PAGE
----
Microformal geometry and homotopy algebras

Microformal geometry is a new term. It refers to the new notion of microformal (or thick) morphisms of (super)manifolds, which generalize ordinary smooth maps. Thick morphisms act on smooth functions by pullbacks that unlike the familiar case are nonlinear transformations. Because of nonlinearity, they cannot be algebra homomorphisms as ordinary pullbacks. However, they are "nonlinear homomorphisms"; by that we mean a map of algebras such that its derivative at each point is an algebra homomorphism in the usual sense. This notion has originated from applications to homotopy Poisson structures, but should undoubtedly have more general significance. There are two parallel versions, "bosonic" and "fermionic". Bosonic thick morphisms are the classical limit of "quantum thick morphisms", which are special kind Fourier integral operators.

(Remark: there are multi-fold relations of all this activity with physics. Also, it is curious to note that an earlier version of the future Fourier integral operators was introduced by V. Fock -- the Fock of Fock space -- in 1959 who was trying to make precise Dirac's remark about a connection between canonical transformations in classical mechanics and unitary transformation in quantum mechanics, see Viestnik of Leningrad University №16, p. 67, 1959. Dirac discovered many things! There is one algebraic identity that I found, between commutator and Poisson bracket, $[a,b]f\{c,d\}=\{a,b\}f[c,d]$, see my paper Poisson envelope of a Lie algebra. "Noncommutative moment space" Funct. Anal. Appl. 29:3 (1995), 196-199, which -- as I have learned later, -- was previously found by Dirac without f in the middle, see either his book on Principles of quantum mechanics, or Fock's Foundations of quantum mechanics, who used it, with the physicist's type of logic, to claim the proportionality between Poisson bracket and commutator of operators in quantum mechanics! Which is of course wrong mathematically. So this identity remains as an important identity for non-commutative Poisson algebras. I recently learned that such identities are interesting for people doing operads and general theory of algebraic operations.)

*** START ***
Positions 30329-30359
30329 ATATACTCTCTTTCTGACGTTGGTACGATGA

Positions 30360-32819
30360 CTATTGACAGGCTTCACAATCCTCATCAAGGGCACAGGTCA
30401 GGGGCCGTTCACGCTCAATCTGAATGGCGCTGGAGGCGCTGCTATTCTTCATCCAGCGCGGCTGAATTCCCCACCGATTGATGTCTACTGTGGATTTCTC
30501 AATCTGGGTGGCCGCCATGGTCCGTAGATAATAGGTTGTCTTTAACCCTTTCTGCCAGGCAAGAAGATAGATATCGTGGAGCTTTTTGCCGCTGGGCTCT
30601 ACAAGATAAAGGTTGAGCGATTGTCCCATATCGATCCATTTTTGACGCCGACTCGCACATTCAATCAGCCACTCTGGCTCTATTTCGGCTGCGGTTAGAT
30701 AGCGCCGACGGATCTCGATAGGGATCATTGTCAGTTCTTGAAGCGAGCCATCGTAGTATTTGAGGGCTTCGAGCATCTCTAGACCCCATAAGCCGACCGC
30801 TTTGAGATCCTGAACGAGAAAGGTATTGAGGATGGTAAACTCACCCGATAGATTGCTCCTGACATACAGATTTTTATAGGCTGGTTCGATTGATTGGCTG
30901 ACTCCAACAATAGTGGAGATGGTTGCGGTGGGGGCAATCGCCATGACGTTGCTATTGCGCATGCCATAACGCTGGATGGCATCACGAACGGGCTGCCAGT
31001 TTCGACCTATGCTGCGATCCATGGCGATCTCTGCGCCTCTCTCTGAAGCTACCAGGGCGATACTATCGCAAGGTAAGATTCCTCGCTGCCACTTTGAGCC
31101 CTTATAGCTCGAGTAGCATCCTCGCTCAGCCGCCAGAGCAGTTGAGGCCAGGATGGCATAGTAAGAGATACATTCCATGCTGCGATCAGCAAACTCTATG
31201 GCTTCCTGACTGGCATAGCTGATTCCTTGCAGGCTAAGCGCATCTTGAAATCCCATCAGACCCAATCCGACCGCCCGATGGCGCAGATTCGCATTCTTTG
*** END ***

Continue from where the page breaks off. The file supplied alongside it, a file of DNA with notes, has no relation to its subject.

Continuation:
This is a completely new area of research that excites me enormously!

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Last modified: 19 September (2 October) 2019 Ted Voronov